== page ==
In examining the current “posture of Russian forces,” Lee concludes that not only are they better positioned now than in the spring for a major offensive but that “the scope of this deployment of ground combat power is unprecedented for post-Soviet Russia.” Part of the troops, weapons and other materiel being moved toward Ukraine’s northern border is going to Belarus, where Russia says it will be holding joint military exercises.
Significant military escalation in Ukraine, however, might not happen immediately. Like Kofman, Sherman and others, Lee mentions the Olympics: The planned drills with Belarus are set to end on Feb. 20, the same day as the closing ceremony. Additionally, equipment is still en route from Russia’s Far East. Once it arrives though, “readiness costs” will likely compel Moscow to decide whether to use force within the next few months.
Samuel Charap, Edward Geist et al., RAND Corporation
In a RAND report on Russian military interventions, the authors analyze 25 interventions Moscow has undertaken since 1991 in an attempt to identify their drivers, patterns and “signposts.” The report was published in September 2021, before the current build-up on Ukraine’s border Nonetheless, when its four key findings are matched against some of the evidence provided above and elsewhere, the results suggest an invasion is likelier than not.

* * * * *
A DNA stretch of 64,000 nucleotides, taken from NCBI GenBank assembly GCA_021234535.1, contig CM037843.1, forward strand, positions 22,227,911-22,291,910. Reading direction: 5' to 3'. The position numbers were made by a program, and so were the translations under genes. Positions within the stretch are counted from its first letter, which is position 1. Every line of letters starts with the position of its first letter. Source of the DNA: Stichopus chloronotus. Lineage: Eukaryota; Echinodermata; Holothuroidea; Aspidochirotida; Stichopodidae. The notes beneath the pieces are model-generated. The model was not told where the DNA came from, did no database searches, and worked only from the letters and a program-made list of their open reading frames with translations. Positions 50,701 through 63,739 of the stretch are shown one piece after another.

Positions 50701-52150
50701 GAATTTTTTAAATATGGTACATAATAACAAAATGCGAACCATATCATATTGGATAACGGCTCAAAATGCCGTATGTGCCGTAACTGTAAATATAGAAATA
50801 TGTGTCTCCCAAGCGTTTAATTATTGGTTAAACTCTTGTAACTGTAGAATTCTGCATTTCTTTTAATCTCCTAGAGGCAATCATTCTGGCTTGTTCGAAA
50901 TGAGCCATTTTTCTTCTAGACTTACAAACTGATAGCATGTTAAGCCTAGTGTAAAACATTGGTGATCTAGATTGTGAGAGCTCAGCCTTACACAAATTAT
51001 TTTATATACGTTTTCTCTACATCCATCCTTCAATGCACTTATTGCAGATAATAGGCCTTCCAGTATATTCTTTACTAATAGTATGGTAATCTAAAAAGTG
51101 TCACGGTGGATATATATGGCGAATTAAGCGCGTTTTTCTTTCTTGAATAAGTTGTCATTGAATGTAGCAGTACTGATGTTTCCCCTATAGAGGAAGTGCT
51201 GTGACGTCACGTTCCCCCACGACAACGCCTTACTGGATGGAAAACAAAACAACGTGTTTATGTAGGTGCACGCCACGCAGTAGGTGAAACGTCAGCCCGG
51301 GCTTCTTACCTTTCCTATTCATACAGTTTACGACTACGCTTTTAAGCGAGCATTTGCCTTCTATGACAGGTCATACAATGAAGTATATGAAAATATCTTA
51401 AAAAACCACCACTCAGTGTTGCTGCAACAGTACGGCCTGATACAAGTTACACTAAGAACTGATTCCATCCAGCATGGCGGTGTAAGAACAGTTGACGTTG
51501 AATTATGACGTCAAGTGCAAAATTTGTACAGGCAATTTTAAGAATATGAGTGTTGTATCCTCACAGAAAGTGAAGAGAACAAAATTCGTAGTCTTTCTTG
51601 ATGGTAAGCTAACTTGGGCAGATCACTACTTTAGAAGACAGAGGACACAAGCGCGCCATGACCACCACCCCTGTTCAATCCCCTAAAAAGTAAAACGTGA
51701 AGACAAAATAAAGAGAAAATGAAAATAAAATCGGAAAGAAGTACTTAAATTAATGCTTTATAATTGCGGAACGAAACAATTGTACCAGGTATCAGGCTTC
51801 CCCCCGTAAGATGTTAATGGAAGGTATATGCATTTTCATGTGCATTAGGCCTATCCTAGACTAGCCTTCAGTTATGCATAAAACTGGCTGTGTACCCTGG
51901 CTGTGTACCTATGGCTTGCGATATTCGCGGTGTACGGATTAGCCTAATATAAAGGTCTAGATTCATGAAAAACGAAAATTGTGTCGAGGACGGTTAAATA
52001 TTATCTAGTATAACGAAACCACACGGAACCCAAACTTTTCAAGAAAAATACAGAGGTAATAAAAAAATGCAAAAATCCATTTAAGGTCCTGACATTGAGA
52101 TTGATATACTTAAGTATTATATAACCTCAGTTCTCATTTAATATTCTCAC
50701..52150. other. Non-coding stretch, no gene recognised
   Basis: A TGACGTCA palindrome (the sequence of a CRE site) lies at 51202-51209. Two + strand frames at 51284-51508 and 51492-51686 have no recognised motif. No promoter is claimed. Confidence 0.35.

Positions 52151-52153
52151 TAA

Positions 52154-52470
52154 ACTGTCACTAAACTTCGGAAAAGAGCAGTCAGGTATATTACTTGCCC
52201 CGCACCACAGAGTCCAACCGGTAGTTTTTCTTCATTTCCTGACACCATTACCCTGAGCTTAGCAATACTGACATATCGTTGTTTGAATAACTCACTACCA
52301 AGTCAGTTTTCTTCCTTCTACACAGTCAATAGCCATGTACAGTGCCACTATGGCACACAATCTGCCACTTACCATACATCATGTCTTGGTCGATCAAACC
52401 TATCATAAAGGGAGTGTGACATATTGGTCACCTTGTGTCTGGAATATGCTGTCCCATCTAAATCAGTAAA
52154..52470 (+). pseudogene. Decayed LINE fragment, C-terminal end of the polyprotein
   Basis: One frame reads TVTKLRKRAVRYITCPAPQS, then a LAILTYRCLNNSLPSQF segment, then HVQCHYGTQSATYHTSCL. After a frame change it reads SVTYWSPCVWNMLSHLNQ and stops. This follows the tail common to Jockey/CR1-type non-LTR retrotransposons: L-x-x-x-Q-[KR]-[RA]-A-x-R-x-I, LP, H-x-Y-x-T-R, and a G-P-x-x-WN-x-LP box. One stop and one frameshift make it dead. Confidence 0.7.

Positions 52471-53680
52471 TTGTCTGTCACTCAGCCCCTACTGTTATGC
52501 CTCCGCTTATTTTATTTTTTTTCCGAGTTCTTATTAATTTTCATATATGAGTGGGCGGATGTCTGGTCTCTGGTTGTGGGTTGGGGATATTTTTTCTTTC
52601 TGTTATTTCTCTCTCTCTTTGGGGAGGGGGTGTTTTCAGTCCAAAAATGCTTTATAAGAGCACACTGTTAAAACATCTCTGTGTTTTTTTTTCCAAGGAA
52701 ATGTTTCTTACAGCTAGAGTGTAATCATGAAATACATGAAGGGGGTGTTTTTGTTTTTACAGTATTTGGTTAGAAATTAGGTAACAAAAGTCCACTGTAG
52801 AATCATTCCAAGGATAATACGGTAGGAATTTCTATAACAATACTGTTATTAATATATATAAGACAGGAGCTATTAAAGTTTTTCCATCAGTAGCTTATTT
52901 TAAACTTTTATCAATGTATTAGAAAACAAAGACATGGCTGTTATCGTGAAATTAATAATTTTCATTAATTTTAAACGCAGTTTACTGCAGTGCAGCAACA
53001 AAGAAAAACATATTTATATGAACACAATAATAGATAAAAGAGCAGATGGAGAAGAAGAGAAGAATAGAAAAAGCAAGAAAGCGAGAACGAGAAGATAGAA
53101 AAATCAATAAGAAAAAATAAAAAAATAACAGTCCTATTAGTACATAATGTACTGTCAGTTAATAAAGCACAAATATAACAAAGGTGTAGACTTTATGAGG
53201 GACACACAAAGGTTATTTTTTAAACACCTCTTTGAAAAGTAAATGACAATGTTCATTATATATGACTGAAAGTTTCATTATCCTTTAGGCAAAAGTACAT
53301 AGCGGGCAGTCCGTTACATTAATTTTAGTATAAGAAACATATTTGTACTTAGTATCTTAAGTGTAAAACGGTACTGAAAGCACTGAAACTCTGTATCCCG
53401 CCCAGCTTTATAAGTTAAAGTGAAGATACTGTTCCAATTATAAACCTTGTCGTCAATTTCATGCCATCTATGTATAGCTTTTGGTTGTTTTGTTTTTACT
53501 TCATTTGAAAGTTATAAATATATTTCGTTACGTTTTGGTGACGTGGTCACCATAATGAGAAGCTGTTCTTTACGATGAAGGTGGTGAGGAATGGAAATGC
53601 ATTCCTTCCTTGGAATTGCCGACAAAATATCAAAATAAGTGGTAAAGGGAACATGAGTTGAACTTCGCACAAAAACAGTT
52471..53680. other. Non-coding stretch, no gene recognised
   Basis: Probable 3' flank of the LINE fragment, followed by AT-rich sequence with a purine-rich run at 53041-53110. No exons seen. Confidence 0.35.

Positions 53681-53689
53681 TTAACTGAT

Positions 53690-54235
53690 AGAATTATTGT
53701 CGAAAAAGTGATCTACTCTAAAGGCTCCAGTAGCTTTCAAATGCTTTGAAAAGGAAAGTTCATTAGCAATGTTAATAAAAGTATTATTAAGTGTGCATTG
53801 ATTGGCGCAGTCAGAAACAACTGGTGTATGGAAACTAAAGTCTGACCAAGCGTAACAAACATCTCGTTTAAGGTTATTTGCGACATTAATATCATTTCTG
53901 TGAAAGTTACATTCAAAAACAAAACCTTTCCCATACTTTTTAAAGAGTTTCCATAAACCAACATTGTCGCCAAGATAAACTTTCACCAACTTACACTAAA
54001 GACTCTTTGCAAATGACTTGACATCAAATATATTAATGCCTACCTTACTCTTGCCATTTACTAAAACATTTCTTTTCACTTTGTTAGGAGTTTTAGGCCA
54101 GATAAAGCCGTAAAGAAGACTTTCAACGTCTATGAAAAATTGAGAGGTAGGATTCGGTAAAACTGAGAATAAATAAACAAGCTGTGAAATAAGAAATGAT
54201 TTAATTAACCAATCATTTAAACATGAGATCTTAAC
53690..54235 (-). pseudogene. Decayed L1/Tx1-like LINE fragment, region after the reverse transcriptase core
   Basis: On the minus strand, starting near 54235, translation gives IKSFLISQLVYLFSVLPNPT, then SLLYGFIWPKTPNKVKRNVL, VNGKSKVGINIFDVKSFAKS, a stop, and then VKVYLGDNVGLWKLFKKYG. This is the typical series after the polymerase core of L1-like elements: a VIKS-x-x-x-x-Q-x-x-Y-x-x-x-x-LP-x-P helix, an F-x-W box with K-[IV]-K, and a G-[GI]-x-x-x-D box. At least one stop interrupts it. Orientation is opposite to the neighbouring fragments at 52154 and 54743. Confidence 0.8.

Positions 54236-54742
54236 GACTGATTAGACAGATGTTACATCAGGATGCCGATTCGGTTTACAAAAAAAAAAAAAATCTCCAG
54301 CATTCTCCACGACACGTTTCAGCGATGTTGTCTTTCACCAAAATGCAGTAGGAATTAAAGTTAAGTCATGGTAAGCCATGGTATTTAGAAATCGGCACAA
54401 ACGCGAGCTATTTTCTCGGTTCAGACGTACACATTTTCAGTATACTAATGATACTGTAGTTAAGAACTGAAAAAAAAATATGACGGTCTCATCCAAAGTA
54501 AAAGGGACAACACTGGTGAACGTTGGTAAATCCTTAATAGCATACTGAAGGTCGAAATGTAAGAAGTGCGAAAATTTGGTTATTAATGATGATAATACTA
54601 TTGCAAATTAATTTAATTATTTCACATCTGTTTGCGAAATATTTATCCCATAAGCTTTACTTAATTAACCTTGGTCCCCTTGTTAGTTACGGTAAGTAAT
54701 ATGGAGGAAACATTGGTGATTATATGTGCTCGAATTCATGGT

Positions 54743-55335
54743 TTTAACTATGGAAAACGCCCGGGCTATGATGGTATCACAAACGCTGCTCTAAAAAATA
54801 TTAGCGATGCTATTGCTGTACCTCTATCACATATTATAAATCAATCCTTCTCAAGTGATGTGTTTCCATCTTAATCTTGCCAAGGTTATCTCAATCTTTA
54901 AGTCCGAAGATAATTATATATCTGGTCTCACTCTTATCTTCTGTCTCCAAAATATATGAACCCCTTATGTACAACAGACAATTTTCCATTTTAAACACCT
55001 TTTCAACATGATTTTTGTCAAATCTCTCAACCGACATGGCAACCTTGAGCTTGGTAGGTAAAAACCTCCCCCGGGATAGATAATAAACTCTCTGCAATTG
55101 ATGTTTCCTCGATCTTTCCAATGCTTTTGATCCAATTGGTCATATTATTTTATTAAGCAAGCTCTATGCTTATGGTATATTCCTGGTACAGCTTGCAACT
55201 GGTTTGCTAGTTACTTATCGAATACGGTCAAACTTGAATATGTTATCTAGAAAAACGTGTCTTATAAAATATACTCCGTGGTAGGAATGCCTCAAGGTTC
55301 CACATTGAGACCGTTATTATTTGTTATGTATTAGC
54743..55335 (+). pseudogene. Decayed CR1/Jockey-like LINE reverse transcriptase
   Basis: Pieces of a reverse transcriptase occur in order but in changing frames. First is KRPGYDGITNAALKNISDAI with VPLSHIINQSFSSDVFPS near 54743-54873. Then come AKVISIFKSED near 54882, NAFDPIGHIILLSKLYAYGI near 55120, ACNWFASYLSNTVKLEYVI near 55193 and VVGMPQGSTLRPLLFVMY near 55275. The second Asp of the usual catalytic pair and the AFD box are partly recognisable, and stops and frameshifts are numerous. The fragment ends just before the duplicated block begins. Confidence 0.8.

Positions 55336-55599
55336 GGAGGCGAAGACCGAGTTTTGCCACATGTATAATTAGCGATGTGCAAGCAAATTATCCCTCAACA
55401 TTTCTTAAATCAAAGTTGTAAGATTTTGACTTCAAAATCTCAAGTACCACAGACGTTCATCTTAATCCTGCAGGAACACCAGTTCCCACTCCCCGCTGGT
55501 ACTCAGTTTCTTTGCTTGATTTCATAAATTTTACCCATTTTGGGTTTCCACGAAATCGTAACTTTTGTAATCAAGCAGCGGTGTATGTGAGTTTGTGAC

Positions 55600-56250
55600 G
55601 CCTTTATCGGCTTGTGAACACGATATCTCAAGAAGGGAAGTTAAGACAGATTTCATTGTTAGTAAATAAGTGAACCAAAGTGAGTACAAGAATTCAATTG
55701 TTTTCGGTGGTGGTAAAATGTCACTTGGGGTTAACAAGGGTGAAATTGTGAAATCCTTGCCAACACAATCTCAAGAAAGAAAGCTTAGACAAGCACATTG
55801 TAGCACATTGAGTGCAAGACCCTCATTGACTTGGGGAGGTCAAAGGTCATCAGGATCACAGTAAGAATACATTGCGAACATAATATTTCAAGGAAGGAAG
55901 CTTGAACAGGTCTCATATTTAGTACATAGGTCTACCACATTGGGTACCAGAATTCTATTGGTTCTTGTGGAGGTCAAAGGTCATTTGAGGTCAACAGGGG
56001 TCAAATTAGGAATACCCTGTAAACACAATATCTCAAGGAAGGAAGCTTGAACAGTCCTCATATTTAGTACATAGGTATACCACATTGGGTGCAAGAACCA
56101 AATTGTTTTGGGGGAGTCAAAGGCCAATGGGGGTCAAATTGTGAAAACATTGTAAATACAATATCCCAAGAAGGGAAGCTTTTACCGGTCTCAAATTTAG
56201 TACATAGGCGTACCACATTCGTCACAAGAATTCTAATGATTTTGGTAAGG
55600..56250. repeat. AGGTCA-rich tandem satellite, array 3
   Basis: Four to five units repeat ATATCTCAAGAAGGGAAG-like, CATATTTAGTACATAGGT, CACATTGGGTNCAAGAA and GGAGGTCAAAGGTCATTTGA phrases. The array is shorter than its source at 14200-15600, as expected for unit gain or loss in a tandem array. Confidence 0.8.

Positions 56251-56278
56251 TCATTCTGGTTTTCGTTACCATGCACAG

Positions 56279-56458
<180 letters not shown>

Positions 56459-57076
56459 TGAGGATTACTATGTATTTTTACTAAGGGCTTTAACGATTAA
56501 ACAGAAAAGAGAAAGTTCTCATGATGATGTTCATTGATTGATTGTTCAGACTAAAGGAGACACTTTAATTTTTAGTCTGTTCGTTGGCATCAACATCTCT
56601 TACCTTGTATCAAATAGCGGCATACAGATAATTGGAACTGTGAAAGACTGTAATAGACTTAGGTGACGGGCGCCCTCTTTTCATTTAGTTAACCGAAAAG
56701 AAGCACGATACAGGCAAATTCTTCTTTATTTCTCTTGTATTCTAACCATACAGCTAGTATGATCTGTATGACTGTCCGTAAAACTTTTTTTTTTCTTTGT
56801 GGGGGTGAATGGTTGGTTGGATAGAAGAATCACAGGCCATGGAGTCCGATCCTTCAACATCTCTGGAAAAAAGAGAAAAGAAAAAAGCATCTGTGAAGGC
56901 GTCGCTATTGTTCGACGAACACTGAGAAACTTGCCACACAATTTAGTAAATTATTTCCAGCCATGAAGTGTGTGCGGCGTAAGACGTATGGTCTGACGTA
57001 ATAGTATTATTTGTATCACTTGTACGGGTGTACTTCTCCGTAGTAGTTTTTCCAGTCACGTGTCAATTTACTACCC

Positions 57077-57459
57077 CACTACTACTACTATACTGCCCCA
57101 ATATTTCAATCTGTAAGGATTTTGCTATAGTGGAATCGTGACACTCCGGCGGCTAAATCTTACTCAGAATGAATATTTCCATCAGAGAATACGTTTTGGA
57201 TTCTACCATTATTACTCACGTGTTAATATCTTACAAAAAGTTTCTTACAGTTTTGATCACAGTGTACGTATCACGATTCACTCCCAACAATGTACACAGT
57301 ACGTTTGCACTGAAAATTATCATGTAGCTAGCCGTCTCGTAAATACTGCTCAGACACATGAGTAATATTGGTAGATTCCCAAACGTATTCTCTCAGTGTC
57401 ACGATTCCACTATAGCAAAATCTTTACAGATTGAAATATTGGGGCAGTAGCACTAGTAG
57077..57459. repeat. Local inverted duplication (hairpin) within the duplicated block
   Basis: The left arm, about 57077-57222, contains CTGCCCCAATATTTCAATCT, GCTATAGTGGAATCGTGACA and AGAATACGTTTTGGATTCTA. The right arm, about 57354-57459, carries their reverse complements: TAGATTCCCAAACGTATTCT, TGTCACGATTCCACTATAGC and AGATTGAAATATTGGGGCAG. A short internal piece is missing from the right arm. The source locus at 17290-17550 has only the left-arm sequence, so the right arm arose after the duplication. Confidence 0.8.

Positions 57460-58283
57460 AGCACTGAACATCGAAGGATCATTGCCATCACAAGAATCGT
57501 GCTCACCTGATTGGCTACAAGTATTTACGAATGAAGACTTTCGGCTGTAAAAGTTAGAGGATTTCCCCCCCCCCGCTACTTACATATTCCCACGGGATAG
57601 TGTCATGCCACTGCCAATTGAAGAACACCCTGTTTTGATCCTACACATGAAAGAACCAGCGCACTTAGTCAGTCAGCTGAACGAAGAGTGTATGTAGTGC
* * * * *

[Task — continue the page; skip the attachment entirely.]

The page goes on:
Obviously, Ukraine is in “post-Soviet Eurasia.” Some of the threatening changes Russia perceived in its security status vis-à-vis Ukraine and NATO are described above. Other analysts, including Carnegie’s Dmitri Trenin, have pointed out that prior to Russia’s current build-up NATO had “increased the scale and frequency of its military exercises in the Black Sea area.” Moreover, in September, (around the time of the report’s publication, as it happens) Kyiv launched joint military exercises with the U.S. and other NATO countries in western Ukraine, and members of Congress called for more security assistance to Ukraine and more U.S. troops on NATO's eastern flank in Poland, Romania and the Baltic states.
Again, the shift away from a status quo favorable to Russia is described above.
At the 2008 Bucharest summit, NATO committed to accepting both Ukraine and Georgia as members in some unspecified future—a move vehemently lobbied for by President George W. Bush. Two months before the summit, William Burns—then the U.S. ambassador to Russia, now head of the CIA—urged the administration to reconsider, writing in a memo declassified a decade later that, if Washington pushes for this, “Russia will respond. The prospect of subsequent Russian-Georgian armed conflict would be high. ... It will create fertile soil for Russian meddling in Crimea and eastern Ukraine.”
NO, NOT LIKELY TO LAUNCH LARGE-SCALE INVASION YET
Simon Saradzhyan, Russia Matters